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Sebi to allow exchanges to offer interest-rate futures

Sebi to allow exchanges to offer interest-rate futures
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First Published: Wed, Jun 17 2009. 11 05 PM IST

Borrowing costs: The Sebi headquarters in Mumbai. A panel released the norms for exchange-traded interest-rate futures on Wednesday. Abhijit Bhatlekar / Mint
Borrowing costs: The Sebi headquarters in Mumbai. A panel released the norms for exchange-traded interest-rate futures on Wednesday. Abhijit Bhatlekar / Mint
Updated: Wed, Jun 17 2009. 11 05 PM IST
Mumbai: Markets regulator Securities and Exchange Board of India (Sebi) on Wednesday said it would start seeking exchanges that meet its guidelines for offering interest-rate futures.
Borrowing costs: The Sebi headquarters in Mumbai. A panel released the norms for exchange-traded interest-rate futures on Wednesday. Abhijit Bhatlekar / Mint
The introduction of interest-rate futures is expected to allow investors to hedge risks on borrowing costs.
In such contracts, a borrower and a lender agree to fix the rate at which they will borrow or lend at a future date. As with other futures instruments, such as in commodities, the contract can help protect against rate swings. A panel which included officials from the stock market regulator and the Reserve Bank of India on Wednesday released the guidelines for exchange-traded interest-rate futures.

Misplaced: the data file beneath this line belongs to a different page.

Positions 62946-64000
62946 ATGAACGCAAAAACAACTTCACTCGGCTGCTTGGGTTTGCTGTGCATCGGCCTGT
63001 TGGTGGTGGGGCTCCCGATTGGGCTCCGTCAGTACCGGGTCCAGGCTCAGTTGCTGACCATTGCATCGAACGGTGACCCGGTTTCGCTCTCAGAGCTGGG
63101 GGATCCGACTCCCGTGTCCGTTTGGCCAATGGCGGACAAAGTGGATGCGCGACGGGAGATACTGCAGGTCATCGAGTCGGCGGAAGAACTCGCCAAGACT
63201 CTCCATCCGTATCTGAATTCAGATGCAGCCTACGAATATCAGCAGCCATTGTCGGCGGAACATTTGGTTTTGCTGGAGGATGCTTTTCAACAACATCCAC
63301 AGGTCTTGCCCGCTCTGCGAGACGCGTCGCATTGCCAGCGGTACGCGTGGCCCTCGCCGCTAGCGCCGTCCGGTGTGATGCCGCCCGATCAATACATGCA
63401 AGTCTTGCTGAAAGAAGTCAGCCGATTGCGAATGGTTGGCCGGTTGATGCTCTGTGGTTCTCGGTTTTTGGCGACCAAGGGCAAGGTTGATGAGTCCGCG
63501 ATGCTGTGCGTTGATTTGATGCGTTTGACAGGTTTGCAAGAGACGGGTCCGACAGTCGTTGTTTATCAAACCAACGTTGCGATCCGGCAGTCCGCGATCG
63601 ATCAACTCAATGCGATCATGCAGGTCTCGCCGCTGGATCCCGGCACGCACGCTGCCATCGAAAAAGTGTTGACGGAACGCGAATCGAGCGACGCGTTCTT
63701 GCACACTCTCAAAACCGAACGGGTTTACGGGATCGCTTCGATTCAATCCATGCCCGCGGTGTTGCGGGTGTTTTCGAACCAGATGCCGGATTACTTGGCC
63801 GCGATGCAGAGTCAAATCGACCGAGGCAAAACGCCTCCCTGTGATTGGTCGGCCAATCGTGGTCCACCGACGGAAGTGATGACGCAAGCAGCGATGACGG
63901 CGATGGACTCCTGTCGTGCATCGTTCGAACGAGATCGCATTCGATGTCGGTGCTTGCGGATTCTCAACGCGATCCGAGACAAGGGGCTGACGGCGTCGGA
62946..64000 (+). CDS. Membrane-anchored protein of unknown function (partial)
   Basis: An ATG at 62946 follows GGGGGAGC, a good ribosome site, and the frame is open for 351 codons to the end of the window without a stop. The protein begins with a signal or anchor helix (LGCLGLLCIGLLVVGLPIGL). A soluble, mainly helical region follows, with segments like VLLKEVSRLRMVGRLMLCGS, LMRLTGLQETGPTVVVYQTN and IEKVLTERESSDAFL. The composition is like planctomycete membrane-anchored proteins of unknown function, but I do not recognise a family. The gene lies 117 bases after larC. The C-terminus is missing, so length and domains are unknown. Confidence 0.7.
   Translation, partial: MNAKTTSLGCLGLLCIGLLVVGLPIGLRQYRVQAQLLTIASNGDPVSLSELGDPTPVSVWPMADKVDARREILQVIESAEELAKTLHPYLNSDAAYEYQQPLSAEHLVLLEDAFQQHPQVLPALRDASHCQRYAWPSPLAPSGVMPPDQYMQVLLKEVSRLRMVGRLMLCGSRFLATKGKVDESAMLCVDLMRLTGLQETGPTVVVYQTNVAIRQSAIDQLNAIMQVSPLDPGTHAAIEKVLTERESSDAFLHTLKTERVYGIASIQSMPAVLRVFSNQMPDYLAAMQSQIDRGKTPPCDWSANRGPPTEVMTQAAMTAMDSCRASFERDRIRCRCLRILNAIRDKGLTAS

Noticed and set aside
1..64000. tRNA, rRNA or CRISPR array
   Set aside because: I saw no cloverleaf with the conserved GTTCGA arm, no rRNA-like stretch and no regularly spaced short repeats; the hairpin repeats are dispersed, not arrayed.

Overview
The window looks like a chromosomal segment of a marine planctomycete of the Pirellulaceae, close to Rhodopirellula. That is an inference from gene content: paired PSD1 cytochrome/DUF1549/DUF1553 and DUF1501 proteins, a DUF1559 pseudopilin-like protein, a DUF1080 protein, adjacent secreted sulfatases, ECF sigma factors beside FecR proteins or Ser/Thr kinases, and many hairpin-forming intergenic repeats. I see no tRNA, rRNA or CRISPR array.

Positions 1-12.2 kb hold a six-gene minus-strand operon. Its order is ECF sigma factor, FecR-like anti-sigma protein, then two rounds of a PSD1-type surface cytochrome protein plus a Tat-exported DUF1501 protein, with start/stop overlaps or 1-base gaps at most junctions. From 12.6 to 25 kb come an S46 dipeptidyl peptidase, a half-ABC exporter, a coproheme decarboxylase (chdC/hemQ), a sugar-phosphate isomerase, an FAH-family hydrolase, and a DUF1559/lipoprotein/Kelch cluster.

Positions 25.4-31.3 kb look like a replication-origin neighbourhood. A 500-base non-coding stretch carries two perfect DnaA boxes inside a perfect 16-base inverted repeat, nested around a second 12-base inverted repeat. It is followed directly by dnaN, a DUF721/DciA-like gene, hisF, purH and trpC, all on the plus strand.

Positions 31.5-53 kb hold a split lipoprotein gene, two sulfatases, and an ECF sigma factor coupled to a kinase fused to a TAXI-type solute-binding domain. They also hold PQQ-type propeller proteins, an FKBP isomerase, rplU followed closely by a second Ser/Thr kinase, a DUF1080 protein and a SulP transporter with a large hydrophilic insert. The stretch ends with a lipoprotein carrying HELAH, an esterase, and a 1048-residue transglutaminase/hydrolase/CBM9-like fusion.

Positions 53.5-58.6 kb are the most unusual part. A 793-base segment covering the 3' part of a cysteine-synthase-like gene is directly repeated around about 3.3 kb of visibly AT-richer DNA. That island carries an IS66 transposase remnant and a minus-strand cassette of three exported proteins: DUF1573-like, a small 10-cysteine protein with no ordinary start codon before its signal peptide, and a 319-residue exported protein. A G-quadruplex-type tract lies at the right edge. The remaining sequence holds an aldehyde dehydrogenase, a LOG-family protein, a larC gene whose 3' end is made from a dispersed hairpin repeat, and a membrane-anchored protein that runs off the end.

Interest-rate derivatives, not traded on exchanges, were first introduced in June 2003 for banks and primary dealers, companies that underwrite government debt sales.
“Introduction of interest rate futures (IRF) is a significant reform measure that will go a long way in the development of the debt markets in India,” said B. Prasanna, managing director and chief executive officer of ICICI Securities Primary Dealership Ltd, in a statement. “This product would help the financial institutions to hedge the interest-rate risk inherent in their underlying businesses. In addition, by virtue of being an exchange-traded product, the entire household and corporate sector would also be able to hedge the inflation risk.”
With a large stock of household financial savings on the assets side and an increasing quantum of housing loans on the liabilities side, interest-rate risk is becoming increasingly important for the household sector as well, the panel said in its report. Interest-rate products are the primary instruments available to hedge inflation risk, which is typically the most important macroeconomic risk faced by the household sector.
Investors can trade in a 10-year government security with underlying semi-annual interest of 7%, and the futures contract can have a maximum maturity of 12 months, according to the rules.
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First Published: Wed, Jun 17 2009. 11 05 PM IST